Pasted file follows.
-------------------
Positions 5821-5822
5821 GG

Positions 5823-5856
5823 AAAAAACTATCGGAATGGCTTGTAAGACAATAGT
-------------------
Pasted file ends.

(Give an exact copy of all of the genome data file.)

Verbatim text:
Positions 5821-5822
5821 GG

Positions 5823-5856
5823 AAAAAACTATCGGAATGGCTTGTAAGACAATAGT